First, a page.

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British artist Jamie Reid designed artwork for the Sex Pistols album, Never Mind the Bollocks, Here's the Sex Pistols, which includes the song "Anarchy in the U.K." His artistic style helped define the look of the English punk rock scene of the late 1970s.
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Born in 1947, artist Jamie Reid grew up in London. While at art school in the late 1960s, he met fellow student and future Sex Pistols manager Malcolm McLaren. After McLaren formed the Sex Pistols, in 1975, he recruited Reid to work with the band. Reid's artwork for the group came to define and symbolize the English punk rock scene of the late '70s.
"Punk was part of a story that had been going on for the whole of the century, if not longer."
Anarchist and influential British artist Jamie Reid was born in 1947 in London, England. Raised in a politically active family, Reid attended Croydon College in London, where he studied art and met fellow classmate Malcolm McLaren, the future manager of the punk rock band, the Sex Pistols.
In 1970 Reid left Croydon. Already a committed anarchist, Reid aligned himself with the Situationists, a group based in France that advocated for a strain of libertarian Marxism. To help the cause, Reid launched Suburban Press, a publishing outfit that specialized in producing material for anarchists, women's groups, and others. With Suburban, Reid developed his style of cutting up graphics and other elements, fusing them together for a look not unlike some sort of bizarre ransom note.
But the heavywork load and city living eventually pushed Reid out of Suburban Press and away from London, in general. Then, in 1976, he received a telegram from his college friend, Malcolm McLaren, who wanted to gauge Reid's interest in coming back to London.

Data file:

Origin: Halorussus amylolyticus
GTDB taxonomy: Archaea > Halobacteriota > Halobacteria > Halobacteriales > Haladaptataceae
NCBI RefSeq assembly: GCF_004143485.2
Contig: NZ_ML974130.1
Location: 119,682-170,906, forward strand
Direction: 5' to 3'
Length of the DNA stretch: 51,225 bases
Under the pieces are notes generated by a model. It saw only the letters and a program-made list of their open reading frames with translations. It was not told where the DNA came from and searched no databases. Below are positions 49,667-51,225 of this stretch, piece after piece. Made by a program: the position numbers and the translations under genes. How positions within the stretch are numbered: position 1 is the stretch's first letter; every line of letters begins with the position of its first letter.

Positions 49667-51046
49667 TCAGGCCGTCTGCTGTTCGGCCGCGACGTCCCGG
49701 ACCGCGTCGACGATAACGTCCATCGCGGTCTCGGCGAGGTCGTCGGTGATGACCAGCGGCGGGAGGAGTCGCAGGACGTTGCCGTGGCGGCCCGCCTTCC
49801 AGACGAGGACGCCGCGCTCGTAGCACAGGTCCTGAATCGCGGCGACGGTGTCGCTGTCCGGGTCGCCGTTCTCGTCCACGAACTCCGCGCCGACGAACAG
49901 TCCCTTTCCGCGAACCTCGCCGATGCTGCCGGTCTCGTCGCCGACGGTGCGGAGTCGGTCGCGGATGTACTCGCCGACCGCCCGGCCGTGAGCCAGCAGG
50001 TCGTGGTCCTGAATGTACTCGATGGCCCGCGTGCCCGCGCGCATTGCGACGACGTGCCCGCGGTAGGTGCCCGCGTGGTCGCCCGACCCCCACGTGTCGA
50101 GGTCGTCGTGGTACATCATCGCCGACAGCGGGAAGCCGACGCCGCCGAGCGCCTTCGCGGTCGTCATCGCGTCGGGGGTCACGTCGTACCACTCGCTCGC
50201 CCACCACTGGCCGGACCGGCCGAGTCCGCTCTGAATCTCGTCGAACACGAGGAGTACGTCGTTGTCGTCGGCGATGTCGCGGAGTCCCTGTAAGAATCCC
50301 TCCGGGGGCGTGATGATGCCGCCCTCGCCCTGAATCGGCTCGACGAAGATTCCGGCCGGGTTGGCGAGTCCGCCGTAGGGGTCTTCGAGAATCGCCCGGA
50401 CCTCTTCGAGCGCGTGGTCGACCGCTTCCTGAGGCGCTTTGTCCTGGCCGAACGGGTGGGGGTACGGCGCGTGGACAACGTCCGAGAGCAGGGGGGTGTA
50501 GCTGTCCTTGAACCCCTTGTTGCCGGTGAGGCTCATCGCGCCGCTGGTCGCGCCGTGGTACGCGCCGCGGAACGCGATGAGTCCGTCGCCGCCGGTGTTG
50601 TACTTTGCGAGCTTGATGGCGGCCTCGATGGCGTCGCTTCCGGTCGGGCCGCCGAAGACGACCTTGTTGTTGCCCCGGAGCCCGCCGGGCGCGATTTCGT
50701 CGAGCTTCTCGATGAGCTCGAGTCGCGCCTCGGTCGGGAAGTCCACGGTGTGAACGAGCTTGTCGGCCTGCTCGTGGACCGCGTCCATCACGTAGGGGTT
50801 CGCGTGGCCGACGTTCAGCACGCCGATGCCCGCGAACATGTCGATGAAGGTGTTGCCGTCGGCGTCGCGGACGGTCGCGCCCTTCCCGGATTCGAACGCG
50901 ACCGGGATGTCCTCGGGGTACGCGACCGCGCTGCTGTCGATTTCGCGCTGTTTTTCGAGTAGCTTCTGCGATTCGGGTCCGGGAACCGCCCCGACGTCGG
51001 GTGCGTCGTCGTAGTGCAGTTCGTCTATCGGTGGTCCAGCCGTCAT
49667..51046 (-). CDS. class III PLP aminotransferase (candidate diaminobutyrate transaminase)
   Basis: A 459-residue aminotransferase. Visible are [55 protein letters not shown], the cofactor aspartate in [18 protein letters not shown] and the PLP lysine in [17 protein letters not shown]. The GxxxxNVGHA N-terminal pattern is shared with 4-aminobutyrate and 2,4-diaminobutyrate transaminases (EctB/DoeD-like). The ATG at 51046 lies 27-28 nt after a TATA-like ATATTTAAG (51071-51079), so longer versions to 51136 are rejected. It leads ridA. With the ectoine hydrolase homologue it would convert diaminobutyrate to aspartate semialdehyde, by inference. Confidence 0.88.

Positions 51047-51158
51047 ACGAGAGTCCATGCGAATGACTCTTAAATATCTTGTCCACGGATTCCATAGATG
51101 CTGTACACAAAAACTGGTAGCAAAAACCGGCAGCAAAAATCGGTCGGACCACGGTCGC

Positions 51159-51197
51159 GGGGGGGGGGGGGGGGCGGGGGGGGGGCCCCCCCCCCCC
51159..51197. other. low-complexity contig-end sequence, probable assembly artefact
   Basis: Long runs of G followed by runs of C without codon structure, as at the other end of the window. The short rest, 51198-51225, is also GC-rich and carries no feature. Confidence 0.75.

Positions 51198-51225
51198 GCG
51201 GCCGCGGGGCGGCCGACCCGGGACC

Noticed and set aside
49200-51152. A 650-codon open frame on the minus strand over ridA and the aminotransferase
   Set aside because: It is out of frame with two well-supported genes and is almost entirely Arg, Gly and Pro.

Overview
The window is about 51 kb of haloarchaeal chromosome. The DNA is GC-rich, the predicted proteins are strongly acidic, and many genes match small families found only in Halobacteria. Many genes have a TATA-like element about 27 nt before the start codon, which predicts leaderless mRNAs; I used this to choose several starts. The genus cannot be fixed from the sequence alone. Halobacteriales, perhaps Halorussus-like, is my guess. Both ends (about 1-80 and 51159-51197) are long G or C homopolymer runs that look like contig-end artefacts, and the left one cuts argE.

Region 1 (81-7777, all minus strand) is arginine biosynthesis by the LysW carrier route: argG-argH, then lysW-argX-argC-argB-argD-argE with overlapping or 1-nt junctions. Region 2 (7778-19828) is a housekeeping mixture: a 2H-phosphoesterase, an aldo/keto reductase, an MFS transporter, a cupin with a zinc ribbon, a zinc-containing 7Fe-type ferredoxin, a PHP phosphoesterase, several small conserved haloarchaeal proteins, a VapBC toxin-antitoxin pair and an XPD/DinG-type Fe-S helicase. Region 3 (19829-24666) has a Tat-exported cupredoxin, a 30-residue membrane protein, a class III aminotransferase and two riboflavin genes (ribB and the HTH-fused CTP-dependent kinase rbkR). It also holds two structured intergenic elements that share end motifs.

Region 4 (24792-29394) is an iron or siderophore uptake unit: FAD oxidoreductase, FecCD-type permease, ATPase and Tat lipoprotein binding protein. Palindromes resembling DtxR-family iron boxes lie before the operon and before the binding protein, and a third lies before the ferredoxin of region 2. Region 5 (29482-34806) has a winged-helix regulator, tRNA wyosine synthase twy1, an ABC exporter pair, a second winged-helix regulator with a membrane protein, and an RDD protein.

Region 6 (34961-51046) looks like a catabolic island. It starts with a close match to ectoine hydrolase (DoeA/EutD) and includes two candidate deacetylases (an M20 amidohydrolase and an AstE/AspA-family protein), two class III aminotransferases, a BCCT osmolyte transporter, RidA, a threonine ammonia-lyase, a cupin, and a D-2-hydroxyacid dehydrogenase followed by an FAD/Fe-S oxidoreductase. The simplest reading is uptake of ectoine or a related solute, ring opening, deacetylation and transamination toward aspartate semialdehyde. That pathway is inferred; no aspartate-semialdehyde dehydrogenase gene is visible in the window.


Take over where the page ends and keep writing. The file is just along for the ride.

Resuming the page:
Reid's return to the city brought him back in touch with McLaren and a new band that McLaren had recently formed and started managing, the Sex Pistols. Fronted by lead singer Johnny Rotten, the angry, brash young group soon became the face of English punk rock. At least part of that was due to Reid.
Working closely with the Pistols, Reid designed artwork for the group's debut (and only) studio album, Never Mind the Bollocks, Here's the Sex Pistols. He also co-wrote the lyrics of one of the group's most popular songs, "Anarchy in the U.K.," and produced cover art for the song, a torn and tattered Union Jack flag with safety pins clipped to it. That and other Reid-made Pistols art, including a picture of the Queen with a safety pin through her lip, became defining symbols of the punk rock era, and the Sex Pistols in particular.
Following the Pistols' end in 1978 and the demise of the British punk scene, Reid continued to work as an artist, infusing his work with his political leanings. He's worked with various artists to protest nuclear weapons, racism and a fairer criminal justice system. For much of the 1980s and '90s, Reid worked with the world music group Afro Celt Sound System.
A retrospective of Reid's work was exhibited at The Aquarium L-13 gallery in London in 2007. A devout follower of the Druidic and Shamanistic faith, much of Reid's recent work—he long ago gave up the blackmail lettering and safety pins—has reflected his New Age beliefs. In recent years, Reid has continued to create artwork and hold exhibits throughout London, which are regularly posted to his website.
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Following the "Swinging London" era of the 1960s, a new group of cultural icons arose. The 1970s saw the emergence of the punk rock movement, built upon the wave of psychedelic and folk rock music introduced in the '60s. In the post-hippie era of the early '70s, rock 'n' roll had a new glam image, pioneered by outrageously dressed rockers like David Bowie and Marc Bolan. Soon other acts followed, most notably young performers like Siouxsie Sioux and groups like T.Rex and The Clash. The music of the '70s inspired fashion as well, in particular designer Vivienne Westwood, whose punk designs for the Sex Pistols helped define the decade's London style. Biography.com looks at the various icons who defined London in the '70s.
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